Election of a moderate president gives Obama administration room for manoeuvre.
Rowhani win is a chance for US to improve Tehran ties
NEW YORK // The surprise victory of a moderate candidate in Iran's presidential elections presents Barack Obama's administration with its greatest opportunity yet to engage Tehran over its nuclear programme, analysts said.
Hassan Rowhani, a former nuclear negotiator who has offered concessions in past talks, said during his election campaign that he favoured a de-escalation of Iran's conflict with the West.
"It will give Washington an opportunity to operate on the assumption that this is a new era in Iran - whether it is or not - and test the waters," said Geneive Abdo, an expert with the Stimson Center think tank in Washington.
Ms Abdo said Mr Rowhani's victory would "change the political environment" in Washington and "make it much harder to demonise Iran, much more difficult for conservatives to say 'more sanctions', 'don't engage'".
The outgoing president, Mahmoud Ahmedinejad, "basically put Obama in a corner with no opportunity whatsoever to even suggest compromises with Iran", she said.
The former British foreign secretary, Jack Straw, who dealt with Mr Rowhani during nuclear negotiations between 2003 and 2005, described him as a "very experienced diplomat and politician".
"What this huge vote of confidence in Doctor Rowhani appears to show is a hunger by the Iranian people to break away from the arid and self-defeating approach of the past and for more constructive relations with the West," he said.
"On a personal level I found him warm and engaging.
"He is a strong Iranian patriot and he was tough but fair to deal with and was always on top of his brief."
Decision-making on foreign policy, the analysts cautioned, still lies with Iran's supreme leader, Ayatollah Ali Khamanei.
But with the pragmatic Mr Rowhani as president, Mr Khamanei, whose leadership has faced growing anger over Iran's faltering economy and harsh US sanctions, may be emboldened to offer concessions in future nuclear negotiations if he has a "fall guy" for "a deal that the leader wishes to disavow", the Brookings Institution Iran analyst Suzanne Maloney said yesterday.
Crucially, Ms Abdo said, any new tack in diplomacy with Iran will be less constrained by hawks in America's most important Middle East ally, Israel. "It will make [Obama] much more resilient to Israeli pressure to, say, launch an attack on Iran, and that's very important," she said.
In Israel, moderates were buoyed by the news of Mr Rowhani's unexpected win, with hopes that the regional rivals could "turn a new leaf", said Yaron Ezrahi, professor of political science at the Hebrew University of Jerusalem.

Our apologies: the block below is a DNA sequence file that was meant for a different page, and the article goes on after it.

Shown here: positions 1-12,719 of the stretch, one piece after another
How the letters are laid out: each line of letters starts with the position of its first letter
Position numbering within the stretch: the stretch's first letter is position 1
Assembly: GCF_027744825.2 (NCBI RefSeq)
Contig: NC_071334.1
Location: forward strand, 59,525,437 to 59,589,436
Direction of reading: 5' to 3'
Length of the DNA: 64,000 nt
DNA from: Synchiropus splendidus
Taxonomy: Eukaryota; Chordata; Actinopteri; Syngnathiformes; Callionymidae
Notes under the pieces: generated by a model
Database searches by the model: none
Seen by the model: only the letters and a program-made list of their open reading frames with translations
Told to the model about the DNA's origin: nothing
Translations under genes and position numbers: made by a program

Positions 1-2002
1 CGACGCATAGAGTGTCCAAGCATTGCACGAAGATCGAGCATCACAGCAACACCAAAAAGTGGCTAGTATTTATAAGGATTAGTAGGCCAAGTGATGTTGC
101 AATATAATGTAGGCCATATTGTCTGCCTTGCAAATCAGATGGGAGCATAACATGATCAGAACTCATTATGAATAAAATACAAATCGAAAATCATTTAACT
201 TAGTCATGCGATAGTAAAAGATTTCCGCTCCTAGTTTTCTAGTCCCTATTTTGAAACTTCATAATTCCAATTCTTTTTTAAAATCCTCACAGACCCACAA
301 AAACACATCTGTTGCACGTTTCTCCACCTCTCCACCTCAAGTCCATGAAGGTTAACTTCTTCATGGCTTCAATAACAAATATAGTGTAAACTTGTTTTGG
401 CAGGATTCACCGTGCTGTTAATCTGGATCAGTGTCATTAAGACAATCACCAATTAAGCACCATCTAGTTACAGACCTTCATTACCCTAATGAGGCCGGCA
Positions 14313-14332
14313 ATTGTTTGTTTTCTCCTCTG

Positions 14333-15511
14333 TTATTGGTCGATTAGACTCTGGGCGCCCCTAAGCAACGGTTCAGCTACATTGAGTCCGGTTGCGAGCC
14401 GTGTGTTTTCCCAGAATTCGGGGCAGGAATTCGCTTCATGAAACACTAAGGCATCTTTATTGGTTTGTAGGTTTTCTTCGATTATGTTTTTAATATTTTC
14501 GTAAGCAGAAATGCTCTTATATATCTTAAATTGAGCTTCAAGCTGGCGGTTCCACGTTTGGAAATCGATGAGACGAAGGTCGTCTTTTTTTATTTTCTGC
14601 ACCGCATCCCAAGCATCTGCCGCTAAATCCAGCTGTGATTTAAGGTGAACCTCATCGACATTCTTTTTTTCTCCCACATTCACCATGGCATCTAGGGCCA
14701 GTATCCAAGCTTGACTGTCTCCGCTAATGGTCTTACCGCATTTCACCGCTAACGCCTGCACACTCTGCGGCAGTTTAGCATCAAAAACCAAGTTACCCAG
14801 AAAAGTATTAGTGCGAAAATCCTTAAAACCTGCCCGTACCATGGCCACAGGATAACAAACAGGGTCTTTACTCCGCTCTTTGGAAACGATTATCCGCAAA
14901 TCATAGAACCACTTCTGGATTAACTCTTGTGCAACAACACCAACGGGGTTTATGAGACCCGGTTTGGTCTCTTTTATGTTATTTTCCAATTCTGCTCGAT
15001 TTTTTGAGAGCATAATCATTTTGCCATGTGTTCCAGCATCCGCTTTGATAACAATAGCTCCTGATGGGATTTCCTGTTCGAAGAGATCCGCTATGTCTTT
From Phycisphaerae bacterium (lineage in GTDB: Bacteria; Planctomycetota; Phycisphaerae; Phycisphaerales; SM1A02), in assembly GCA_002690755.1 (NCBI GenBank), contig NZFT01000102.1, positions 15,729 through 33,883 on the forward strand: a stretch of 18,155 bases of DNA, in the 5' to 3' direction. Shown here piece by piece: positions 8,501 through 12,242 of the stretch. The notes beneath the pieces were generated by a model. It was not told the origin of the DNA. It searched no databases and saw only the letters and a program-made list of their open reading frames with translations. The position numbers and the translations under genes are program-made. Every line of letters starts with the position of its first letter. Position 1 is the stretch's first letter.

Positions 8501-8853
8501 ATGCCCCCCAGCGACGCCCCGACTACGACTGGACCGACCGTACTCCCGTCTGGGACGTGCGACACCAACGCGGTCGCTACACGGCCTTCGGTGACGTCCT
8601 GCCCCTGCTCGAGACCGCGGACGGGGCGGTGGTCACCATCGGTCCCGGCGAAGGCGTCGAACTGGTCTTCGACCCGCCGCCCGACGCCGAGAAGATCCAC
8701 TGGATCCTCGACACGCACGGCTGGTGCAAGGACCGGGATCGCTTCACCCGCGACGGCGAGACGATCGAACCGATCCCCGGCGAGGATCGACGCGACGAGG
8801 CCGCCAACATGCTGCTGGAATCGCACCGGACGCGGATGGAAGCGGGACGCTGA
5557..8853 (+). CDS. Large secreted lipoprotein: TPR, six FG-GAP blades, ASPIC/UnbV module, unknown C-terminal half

"The entire Israeli public is praying for the election of moderate leadership that will restore the traditional bonds between Iran and Israel as states that can contribute immensely to the stabilisation of the Middle East," he added.
Conservative hardliners in both the US and Israel appeared to be dismayed by Mr Rowhani's election and what appeared to be a free and fair election, fearing that Iran's image could be rehabilitated in the international community.
"A Rowhani win … would be a big blow to Bibi Netanyahu. Much tougher to isolate Iran with a smooth talking moderate president," said Karim Sajadpour, an Iran expert with the Carnegie Endowment for International Peace.
Daniel Pipes, a prominent American pro-Israel neoconservative, said that he wanted "the worst of the candidates" to win in Iran. "It's better to have an aggressive Saeed Jalili than a sweet talking Hassan Rowhani," Mr Pipes wrote.
With Washington becoming openly involved in the Syrian civil war, after announcing it will arm some rebel factions, Iran's role as Syria's staunchest Middle Eastern ally will also influence any outreach to Tehran.
Despite Mr Rowhani's campaign statements in support of new elections in Syria, Ms Abdo expects no changes to Iran's current policy of supporting the government of Bashar Al Assad.
Iran's influence in the Arab world depends on it, and "Syria for Iran is non-negotiable. There will be no change in Iran's Syria policy," she said.
* With additional reporting by Hugh Naylor